Hannah Bazarian – Photo Editor

When most people hear the word music in the context of UR, the first thing that comes to mind is the renowned Eastman School of Music.

This leaves the River Campus music department, a little-known thriving entity, somewhat in a shadow, struggling to gain clout in the face of Eastman’s prominence.

But one thing remains clear: Student demand for music on the River Campus — for academic classes, ensembles and lessons — is high and is increasing, far outpacing spatial accommodations and leaving the music department at what seems to be a troubling impasse.

No longer able to avoid this space crunch, a group of students — some formally involved in the music department on campus and some not — are starting a burgeoning grassroots movement for what they say is much-needed change.

The group met for the first time on Sunday, Oct. 16 with music professor and chair of the River Campus music department John Covach to discuss concerns.

“There’s a huge shortage of adequate space for small, medium and large musical ensembles to rehearse — both in number and appropriate size,” said junior Gabrielle Cornish, president of the Undergraduate Musicians’ Council and a music major. “The practice rooms on campus are of a subpar quality in terms of size, sound-proofing and equipment.”

Cornish, who will be leading the student coalition, said that nearly 30 students attended the first meeting on Sunday and that she is confident the “actual number of students interested in the cause is well over 100.”

The group plans to present Dean of the College Richard Feldman with a comprehensive compilation of needs and grievances within the next week.

Cornish said she is “confident that the administration will be willing to work with us,” though she is unsure to what degree money will be an impediment.

Approximately 1,000 students on the River Campus participate in some form of musical education each semester, such as lessons at Eastman, ensembles or academic courses, according to Covach.

By comparison, Covach says, the theater department serves roughly 100 students per year.

Approximately 90 percent of students involved in music on the River Campus are not music majors, proving what Covach considers to be the prominent role of the music department in attracting high caliber students to UR.

“Some of the strongest students choose UR because of music,” he said. “If the music department is healthy, it could be an asset to the success of the whole college.”

The unique River Campus music curriculum puts music in the context of an Arts and Science degree, allowing the department to better serve the undergraduate student body by catering to the large number of students who are passionate about music, but either do not want to pursue the “intense degree” at Eastman, or whose primary academic focus lies elsewhere, Covach said.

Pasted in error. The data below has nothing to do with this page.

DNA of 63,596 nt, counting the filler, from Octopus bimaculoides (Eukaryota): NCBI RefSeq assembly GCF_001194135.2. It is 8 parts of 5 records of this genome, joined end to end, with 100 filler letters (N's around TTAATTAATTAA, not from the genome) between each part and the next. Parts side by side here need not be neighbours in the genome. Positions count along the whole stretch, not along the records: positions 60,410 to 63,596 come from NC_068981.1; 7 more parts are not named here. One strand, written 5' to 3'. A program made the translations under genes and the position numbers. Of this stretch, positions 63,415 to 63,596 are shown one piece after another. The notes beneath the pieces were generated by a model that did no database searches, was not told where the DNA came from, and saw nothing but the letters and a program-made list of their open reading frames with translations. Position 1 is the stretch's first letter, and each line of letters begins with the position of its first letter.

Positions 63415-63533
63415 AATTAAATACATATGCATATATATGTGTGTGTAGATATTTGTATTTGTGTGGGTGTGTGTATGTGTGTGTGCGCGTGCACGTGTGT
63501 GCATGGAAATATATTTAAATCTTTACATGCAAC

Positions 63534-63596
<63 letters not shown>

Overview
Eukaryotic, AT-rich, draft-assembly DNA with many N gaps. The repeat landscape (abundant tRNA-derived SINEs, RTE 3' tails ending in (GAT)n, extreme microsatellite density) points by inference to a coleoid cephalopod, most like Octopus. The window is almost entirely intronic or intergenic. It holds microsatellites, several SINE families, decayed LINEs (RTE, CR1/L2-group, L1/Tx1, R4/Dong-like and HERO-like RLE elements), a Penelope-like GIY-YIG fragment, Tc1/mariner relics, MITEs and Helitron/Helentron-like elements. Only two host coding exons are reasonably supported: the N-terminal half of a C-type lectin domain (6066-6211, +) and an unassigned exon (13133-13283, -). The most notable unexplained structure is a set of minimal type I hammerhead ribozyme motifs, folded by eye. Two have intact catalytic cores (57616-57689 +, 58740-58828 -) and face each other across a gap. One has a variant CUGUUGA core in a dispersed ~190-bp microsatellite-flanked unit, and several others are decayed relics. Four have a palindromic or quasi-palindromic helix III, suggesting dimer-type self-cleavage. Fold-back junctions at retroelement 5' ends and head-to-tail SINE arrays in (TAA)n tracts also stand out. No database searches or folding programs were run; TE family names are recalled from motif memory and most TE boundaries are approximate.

But space has become an unavoidable detriment to the department, which only controls two classrooms and the office space on the second floor of Todd Union. For every other space, the department needs to book the same way that student groups book space.

There are 17 practice rooms in Spurrier — 11 traditional piano practice rooms, four percussion rooms, the “jam room” (drum set plus amps for public use) and the carillon practice room. These rooms are available for any UR student. There are also three larger practice rooms in Lower Strong Auditorium primarily reserved for music majors and River Campus students studying piano with an Eastman faculty member.

Covach stressed that the administration has provided unwavering support on the academic side of the department and has been instrumental in solving many problems related to courses in recent years.

But student feedback is needed.

“Our department is just one of many with space problems — everyone has a good argument,” he said. “But when students say we really need the spaces, it gives the administration a better idea of what is needed. It makes the issue a priority.”

Covach is hopeful that when the new education building is completed behind Lattimore Hall, the subsequently vacated Dewey Hall will give the administration “a chance to re-see space” and open up rooms in Dewey for the music department.

Plans began two years ago to create something resembling a “Fine Arts Village” on the River Campus. The design would have entailed renovating Upper and Lower Strong and creating a vast space to house several departments — theater, dance, music and all other fine arts related activities, Covach said.